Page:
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- Peyrère, de la
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Isaac de la Peyrère was a speculative eclectic theologian and messianic rationalist. He was the personal secretary of the illustrious Prince of Condé, Louis II de Bourbon. In 1656 he was arrested and forced by the authorities in the Catholic Spanish Netherlands to become a Roman Catholic and ask forgiveness for his set of evil opinions (cf. Morrow, 2011a, p. 3).
La Peyrère earned an idiosyncratic reputation in radical biblical criticism with Du Rappel des juifs (1643) in which the development to a universal Christian Church and the return of the Jews to the Holy Land is propagated. He wrote provocatively on pre-Adamites and dismissed the Pentateuch’s Mosaicity. La Peyrère knew Menasseh ben Israel personally and resided about six months in Amsterdam in 1655 to arrange for publication of Prae-Adamitae/Systema theologicum, but there are no indications whatsoever confirming that he ever met Spinoza or was in some sort of contact with him.
This well-read book, that was immediately banned upon publication (cf. Acta et decreta, 1939–40, vol. 1, p. 316; Jorink, 2008b, pp. 429–30), included the short treatise Prae-Adamitae (Men before Adam), which La Peyrère had begun arranging around 1635 (cf. Morrow, 2011a, p. 5.), and the much longer Systema theologicum (Theological System), treatises both considered essential for the birth and development of early-modern biblical criticism. From the mid-1640s, scores of his manuscripts were widely circulating and seriously rebutted by scholars in the intellectual milieux in France and in the Netherlands. His critics mainly concluded that La Peyrère’s irreligious and heretical viewpoints were highly disturbing and dangerously rallying against the encroachments of organised religion. In Prae-Adamitae/Systema theologicum, La Peyrère explains his reading audience—as also Spinoza would later explain in Tractatus theologico-politicus—that some inexplicable cases presented in the Bible were only events generated by the universal laws of nature. The French author also cogently takes up the controversial anthropological, polygenetic creation notion that humans, ancestors of the indigenous people of the newly discovered parts of the world, had lived prior before Adam (Prae-Adamitae/Systema theologicum, book 4, ch. 1–2, pp. 195–208).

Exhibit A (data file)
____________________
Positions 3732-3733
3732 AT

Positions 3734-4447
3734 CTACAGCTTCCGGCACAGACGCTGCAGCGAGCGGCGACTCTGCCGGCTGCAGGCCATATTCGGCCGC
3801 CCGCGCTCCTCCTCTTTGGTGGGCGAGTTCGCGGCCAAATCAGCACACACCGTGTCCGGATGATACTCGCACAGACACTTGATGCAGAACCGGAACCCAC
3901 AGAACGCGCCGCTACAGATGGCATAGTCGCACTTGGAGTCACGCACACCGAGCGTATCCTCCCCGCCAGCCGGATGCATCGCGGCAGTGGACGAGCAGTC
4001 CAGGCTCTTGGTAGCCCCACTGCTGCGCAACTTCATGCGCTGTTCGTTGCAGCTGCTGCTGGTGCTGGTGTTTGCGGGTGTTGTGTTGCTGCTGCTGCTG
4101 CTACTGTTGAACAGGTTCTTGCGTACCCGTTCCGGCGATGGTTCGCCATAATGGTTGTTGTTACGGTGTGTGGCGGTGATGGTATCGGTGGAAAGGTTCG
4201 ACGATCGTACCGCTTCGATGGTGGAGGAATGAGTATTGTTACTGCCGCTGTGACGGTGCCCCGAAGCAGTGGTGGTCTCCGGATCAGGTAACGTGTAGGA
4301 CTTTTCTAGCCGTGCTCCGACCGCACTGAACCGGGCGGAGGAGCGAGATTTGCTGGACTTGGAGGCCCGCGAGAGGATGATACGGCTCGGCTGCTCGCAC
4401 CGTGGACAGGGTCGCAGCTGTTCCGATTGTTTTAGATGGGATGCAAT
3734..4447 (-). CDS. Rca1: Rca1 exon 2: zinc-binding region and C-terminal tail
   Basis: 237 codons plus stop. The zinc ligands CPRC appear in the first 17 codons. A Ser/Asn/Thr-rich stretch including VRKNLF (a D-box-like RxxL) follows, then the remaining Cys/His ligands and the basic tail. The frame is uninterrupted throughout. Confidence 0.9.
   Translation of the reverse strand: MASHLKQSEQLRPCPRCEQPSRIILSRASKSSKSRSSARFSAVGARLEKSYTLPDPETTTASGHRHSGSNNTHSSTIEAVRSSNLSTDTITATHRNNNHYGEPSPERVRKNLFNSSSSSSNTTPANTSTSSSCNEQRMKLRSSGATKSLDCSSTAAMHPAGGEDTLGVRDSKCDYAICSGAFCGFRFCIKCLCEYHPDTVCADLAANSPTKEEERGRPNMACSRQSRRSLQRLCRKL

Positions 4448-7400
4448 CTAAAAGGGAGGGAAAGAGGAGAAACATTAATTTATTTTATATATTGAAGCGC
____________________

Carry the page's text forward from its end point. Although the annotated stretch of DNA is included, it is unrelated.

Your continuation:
If, according to La Peyrère, Adam sinned morally according to the first (Adamic) convenant, this significantly implied that there must have been a lawless world inhabited with people (pre-Adamites) before him (cf. Strauss, 1981, p. 43; Almond, 1999, p. 53). Moreover, La Peyrère also claimed that the Torah simply nowhere indicates who exactly married Cain—first mentioned in the Bible after his parents Adam and Eve and his twin brother Abel who he murdered—, thus concluding that he therefore must have married a woman of pre-Adamite origin. This theory, undermining Abrahamic religion, was strongly connected with much older pagan debates about human antiquity that even date back to the second century BCE (cf. Popkin, 1987a, p. 27).
La Peyrère also calls into question in his two highly provocative treatises the Pentateuch’s Mosaicity, the backbone of his biblical investigation and critique sets forth in Systema theologicum (cf. Strauss, 1981, pp. 50–2). La Peyrère carefully worked out intuitive theoretical ideas that sparked off international debates in the early modern era about what the Bible actually meant to say, how the coherence of the ensemble of the Bible books should be seen, and how its verses should be dealt with. Also, if what was said in it could indeed be relied upon to be the revealed word of God or not. This straightforwardly paved the way of religious scepticism in which Spinoza took pride of place, a debate which would later draw heavily on the notions of secularism in the age of Enlightenment.
Spinoza was influenced by the latter’s speculative heterodox ideas and he also borrowed passages from Systema theologicum to support his own internal reading of the Hebrew Bible and his mere conclusions derived from its own textual evidence he expounded in Tractatus theologico-politicus (cf. Strauss, 1981, pp. 287–8). The inventory of his private library also shows that a copy of Prae-Adamitae/Systema theologicum was at Spinoza’s disposition.